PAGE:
For this month’s “Family Supper” Monthly Challenge, I decided to make a pizza that I have threatened on more than one occasion to make—a “Chicken Liver” pizza. However, rather than give it that inelegant “swine flu” type of name that has everyone scurrying for the exits, I elected to call it the “Epicurean Pizza”. Once your kids try this “Epicurean Pizza” as a “family supper”, they will be clamoring for more. As soon as you return home from work and open the door to greet your family, they will be yelling “Dad (or Mom), PLEEEZE, PLEEEZE, will you make an Epicurean Pizza for us? We will stop playing video games, tweeting and try to get all A’s if you do!! We’ll even pay for our cell phone bills.”
Believe it or not, I had a very difficult time finding any fresh chicken livers to make this pizza. I saw frozen chicken livers in one supermarket but I could not find any fresh ones after looking for several days at several stores. I finally asked the butcher behind the counter at a local high-end supermarket near me if he had any fresh chicken livers out back that he was ashamed or embarrassed to put out front. He said he didn’t have any but that he would order some for me and they would be in the store after two days. True to his word, he ordered them and, when he saw me approach him on the appointed day, he gave me a big smile and two thumbs up. He exuberantly said that he had ordered several “tubs” and they were almost sold out, and that was at about 10 AM. I think I may have convinced him that there is actually a viable market for fresh chicken livers. If my chicken liver pizza recipe gets out, there may even be a run on the fresh chicken liver market.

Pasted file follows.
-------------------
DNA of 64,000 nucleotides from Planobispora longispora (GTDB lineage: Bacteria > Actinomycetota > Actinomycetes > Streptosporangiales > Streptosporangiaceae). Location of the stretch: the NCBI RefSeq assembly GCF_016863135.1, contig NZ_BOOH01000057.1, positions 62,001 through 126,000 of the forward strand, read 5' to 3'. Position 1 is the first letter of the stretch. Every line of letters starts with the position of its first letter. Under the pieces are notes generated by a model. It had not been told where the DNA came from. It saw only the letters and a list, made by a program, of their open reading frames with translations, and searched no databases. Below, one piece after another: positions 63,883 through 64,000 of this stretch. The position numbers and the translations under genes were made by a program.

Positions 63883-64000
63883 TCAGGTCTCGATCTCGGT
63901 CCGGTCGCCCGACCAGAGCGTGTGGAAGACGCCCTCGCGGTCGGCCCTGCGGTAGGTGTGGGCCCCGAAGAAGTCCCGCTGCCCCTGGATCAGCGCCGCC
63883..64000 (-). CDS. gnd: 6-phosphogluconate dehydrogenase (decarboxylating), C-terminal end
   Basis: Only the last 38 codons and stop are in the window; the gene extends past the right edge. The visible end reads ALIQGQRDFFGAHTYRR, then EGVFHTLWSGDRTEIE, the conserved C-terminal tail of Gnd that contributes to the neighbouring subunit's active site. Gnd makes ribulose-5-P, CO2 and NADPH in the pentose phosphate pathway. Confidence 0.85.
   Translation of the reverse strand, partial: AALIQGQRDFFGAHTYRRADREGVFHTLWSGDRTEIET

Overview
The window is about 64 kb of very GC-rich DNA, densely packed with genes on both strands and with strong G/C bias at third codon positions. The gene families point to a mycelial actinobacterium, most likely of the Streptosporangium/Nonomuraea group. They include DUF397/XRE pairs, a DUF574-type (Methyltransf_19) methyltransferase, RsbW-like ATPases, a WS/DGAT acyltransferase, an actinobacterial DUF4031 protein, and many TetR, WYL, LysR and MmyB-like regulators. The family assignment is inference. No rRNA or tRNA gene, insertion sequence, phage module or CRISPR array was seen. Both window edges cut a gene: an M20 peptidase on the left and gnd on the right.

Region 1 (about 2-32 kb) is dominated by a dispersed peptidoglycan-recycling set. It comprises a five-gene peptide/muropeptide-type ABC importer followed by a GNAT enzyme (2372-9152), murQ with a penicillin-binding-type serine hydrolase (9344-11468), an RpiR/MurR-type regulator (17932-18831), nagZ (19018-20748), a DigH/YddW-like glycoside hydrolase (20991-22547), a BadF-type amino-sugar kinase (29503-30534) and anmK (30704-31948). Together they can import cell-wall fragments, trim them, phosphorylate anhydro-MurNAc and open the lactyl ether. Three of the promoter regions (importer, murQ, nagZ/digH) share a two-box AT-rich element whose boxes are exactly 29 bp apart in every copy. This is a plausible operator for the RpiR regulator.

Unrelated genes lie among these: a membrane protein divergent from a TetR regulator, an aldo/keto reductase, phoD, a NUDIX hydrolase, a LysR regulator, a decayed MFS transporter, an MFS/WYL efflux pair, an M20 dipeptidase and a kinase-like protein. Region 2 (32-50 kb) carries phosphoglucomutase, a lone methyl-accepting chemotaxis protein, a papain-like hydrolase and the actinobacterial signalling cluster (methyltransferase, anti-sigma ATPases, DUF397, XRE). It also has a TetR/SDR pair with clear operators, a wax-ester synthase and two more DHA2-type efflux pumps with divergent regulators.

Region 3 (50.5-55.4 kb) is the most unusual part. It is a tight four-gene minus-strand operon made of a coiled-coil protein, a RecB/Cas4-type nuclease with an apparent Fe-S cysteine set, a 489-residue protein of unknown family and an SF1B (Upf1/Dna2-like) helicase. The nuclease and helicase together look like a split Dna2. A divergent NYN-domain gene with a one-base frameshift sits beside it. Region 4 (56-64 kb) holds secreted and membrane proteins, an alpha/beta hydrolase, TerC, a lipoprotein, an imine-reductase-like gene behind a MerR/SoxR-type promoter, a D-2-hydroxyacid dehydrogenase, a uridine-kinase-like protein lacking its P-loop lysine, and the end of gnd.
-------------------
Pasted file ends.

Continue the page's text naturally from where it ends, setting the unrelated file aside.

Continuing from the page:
In any event, the Epicurean Pizza is more than just chicken livers. The pizza also includes caramelized onions, mushrooms, and garlic. The onions I used were the Texas 1015 onions that are naturally sweet. However, the caramelization (in butter) makes them even sweeter. I used one large onion but, after the pizza was made and tasted, I concluded that two large onions would have been even better. The mushrooms were a mixture of lightly sautéed sliced mushrooms (sautéed in a combination of butter and olive oil) and raw sliced mushrooms. I also added a few tablespoons of Harvey’s Bristol Cream sherry to the sautéed mushrooms for additional elegance and flavor.
The chicken livers were prepared by dusting them in a combination of all-purpose flour, salt and freshly ground black pepper and then lightly sautéing them in butter. I tried different size pieces of the chicken livers, from small, medium to large pieces. They all seemed to work. I estimate that I used a total of about 3/4 pound of chicken livers. After I removed the chicken livers from the sauté pan, I added a bit more butter and olive oil and lightly sautéed two diced garlic cloves. The butter/oil and garlic served as the base for the pizza. On that base, I added a small amount of shredded low-moisture, part-skim mozzarella cheese. I then added some of the caramelized onions and some of the sliced mushrooms. This was followed by the rest of the shredded mozzarella cheese and the remaining caramelized onions and mushrooms. I did not want to overdo the cheese, so I used about 5.5 ounces total. The lightly sauteed chicken livers went on top. I also added some dried thyme (dried from fresh thyme I had purchased) for added flavor.
I didn’t know what to expect of the Epicurean Pizza as I assembled it to be baked. However, when it was done and I sampled it, I was very pleased. I thought that the pizza was excellent. The pizza I made was 14”. I estimate that the ingredient costs were $6.16. The pizza weighed around 34 ounces, baked. So, unless your kids can’t get enough chicken livers, that is a real bargain for a “family supper”, especially in these difficult economic times. A couple of photos follow.